A serious illness in the family, especially that of a parent or grandparent, can have a terrible effect on the children. Often, however, those taking care of the children in the middle of such tumult aren’t sure how to help them cope. It’s important to know what to do, however. When children don’t receive the help that they need, it tells on their emotional health.
Offer good, regular information
Grown-ups often attempt to shield children from the difficult emotions of these situations by keeping information from them. The problem with this approach is that children do know when there is something serious is in the air. Not really knowing what it is ‘does not shield them’; instead, it makes it harder on them.
Children do need information, even step-by-step updates each day, explained to them in simple terms, if possible. When children know that they are in the loop, it helps them feel more in control.
Help younger children in special ways
Very young children cannot really understand complex situations such as illnesses in the family. They do catch the fear and uncertainty in everyone’s voices, however. Trying verbalizing can help your child. Children take great comfort in simply saying the words out that they love or miss the person who is sick. In families that are religious, praying can be a meaningful way for a young child to find comfort.
There should be regular hospital visits
The more the children of the family are taken to the hospital to visit the ailing loved one, the better able they are to mentally deal with the challenges involved. If an actual visit to the hospital is hard, it’s important to at least allow phone calls.
Offer consolation and comfort
An illness in the family may be a sad and scary event, but children are capable of handling the challenges involved. They do need plenty of hugs and alone time with a parent or grandparent, however. They need to be able to draw emotional succor from them. It’s important to schedule at least a half hour of quality time with each child. This could be time that is spent together sharing a fun activity like the Coloring Book for Me & Mandala coloring app, a game or a well-loved TV show.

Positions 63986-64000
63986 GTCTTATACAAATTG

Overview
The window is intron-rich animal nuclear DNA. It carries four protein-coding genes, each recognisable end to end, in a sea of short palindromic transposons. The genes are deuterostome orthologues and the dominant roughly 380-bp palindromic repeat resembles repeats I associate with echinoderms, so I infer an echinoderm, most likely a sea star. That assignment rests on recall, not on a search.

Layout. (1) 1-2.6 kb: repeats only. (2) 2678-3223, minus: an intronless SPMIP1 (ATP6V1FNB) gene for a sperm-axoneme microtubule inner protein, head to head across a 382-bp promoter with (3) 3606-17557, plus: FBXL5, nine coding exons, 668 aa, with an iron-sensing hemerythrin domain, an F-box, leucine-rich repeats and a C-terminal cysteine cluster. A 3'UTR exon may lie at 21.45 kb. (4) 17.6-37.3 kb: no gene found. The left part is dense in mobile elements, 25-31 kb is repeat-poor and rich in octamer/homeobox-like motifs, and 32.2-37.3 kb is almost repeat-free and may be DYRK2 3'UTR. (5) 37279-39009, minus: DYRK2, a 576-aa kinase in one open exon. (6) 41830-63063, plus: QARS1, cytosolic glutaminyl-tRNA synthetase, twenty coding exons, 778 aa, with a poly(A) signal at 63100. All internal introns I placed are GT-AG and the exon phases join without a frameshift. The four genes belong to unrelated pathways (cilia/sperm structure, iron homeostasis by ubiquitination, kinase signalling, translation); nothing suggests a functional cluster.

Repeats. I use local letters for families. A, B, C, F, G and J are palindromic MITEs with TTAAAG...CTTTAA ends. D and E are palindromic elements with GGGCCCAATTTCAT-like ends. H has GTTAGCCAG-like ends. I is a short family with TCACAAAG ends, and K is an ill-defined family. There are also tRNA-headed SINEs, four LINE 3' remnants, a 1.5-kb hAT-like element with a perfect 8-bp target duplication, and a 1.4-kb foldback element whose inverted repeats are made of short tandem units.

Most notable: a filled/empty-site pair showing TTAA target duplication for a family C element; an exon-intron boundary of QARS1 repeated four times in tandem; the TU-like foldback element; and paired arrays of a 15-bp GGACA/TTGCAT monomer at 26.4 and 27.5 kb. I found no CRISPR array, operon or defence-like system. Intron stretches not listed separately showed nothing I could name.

There needs to be structure
When there is a family member going through a terrible time, it can throw reliable, well-loved family routines into turmoil. The loss of a routine can be a terrible thing to a child and can take away a sense of confidence in life. This is where it helps to have one parent or grandparent do their best to keep the family routine going — school, meals at the right time, going to bed at the right hour and so on. It can contribute greatly to the children’s morale.
To the mind of a child, if basic, everyday routines are unaffected, it stands to reason to think that there can’t be anything that wrong with their life. Routine, in fact, is something that can help grown-ups as they deal with uncertainty and grief, as well.
Photo: Florida Counseling Centers
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